Religious instruction policies will not be altered, despite some schools making changes after complaints from parents, the Ministry of Education says.
Parents at four schools in Auckland and Palmerston North have raised concerns about Christian Religious Instruction (CRI) being taught and three of those schools have since made changes to their classes.
However, ministry spokeswoman Katrina Casey said there were no plans to change any policy around religious instruction in schools.
"Schools in New Zealand are self-governing and have the freedom to deliver the curriculum in a way that best meets the needs of their students, in consultation with their wider community.''
The ministry had received nine complaints from parents or other individuals about religious education between 2006 and 2013, Ms Casey said.
She acknowledged the ministry may not have been notified about other concerns.
"If parents have a complaint they should talk to the principal in the first instance and then, if not satisfied, raise the matter with the board of trustees.
"We would encourage any parent to try to resolve any issues with the school and board of trustees before taking further action.''
Schools involved in the complaints held religious classes during teaching hours. Pupils' parents had to choose to opt out their child if they did not want them to attend.
The Secular Education Network, which is opposed to Christian teaching during schooltime, said that meant children who did not go to the lessons would feel ostracised from their friends.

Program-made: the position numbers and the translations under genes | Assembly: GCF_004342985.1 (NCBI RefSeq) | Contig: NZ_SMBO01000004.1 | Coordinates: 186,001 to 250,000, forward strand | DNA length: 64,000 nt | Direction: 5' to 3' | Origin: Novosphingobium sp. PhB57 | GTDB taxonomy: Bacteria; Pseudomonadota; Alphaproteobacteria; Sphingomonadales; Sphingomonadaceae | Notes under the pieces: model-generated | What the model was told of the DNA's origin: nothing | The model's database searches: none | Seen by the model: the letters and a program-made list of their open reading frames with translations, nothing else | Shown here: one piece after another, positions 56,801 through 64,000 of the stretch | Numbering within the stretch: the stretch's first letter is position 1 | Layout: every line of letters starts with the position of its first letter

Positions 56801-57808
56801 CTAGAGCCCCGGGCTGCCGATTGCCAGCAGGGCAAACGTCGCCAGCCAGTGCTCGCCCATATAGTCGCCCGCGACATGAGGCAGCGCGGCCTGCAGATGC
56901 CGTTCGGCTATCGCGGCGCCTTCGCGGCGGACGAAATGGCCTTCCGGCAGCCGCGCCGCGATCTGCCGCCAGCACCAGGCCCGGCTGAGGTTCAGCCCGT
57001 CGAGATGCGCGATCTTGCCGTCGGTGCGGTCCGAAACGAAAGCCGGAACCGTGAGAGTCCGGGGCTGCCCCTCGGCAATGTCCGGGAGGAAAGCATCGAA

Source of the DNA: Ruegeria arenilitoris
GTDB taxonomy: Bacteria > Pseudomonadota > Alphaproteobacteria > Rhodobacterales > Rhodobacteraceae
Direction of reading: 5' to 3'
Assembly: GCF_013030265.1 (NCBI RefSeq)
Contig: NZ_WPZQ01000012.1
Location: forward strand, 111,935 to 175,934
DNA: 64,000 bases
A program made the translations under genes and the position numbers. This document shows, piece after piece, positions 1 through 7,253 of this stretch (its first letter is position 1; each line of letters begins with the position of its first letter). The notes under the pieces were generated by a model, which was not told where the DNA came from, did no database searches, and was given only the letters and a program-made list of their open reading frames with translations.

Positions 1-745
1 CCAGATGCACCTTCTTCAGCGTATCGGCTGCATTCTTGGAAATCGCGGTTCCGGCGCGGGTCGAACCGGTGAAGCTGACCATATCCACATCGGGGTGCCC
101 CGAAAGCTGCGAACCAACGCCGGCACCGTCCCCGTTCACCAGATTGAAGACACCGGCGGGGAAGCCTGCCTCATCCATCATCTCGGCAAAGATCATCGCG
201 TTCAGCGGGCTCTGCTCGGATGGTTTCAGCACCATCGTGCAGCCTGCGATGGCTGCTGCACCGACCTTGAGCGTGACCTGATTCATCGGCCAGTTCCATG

Those children were also often offered "meaningless activities'' during the classes, the group's spokesman David Hines said.
Earlier this year two Auckland parents complained to the Human Rights Commission about St Heliers School offering the classes. A third parent lodged a formal complaint with the school.
Mr Hines said since then parents with children at Auckland's Glendowie School, Palmerston North's Milson School and another Palmerston North school, which has not been named, had complained to school leaders about the classes.
The Churches Education Commission supplied teachers to the schools at the centre of the complaints.
Chief executive Simon Greening said boards of trustees needed to follow a "fair and democratic process'' when dealing with the future of the classes.
"We do not want to be in schools where our Christian values classes are not welcomed,'' he said.
"But on the other hand, we believe it is undemocratic and a loss to Kiwi kids if our classes are closed without a fair process.''
Changes made by the schools:
* St Heliers School - moved CRI classes to outside school hours;
* Milson School - moved CRI classes to outside school hours;
* Glendowie School - offering more research options, such as use of library computers, for students not attending the classes
* Unnamed Palmerston North school - consultation between board and complainant later this month.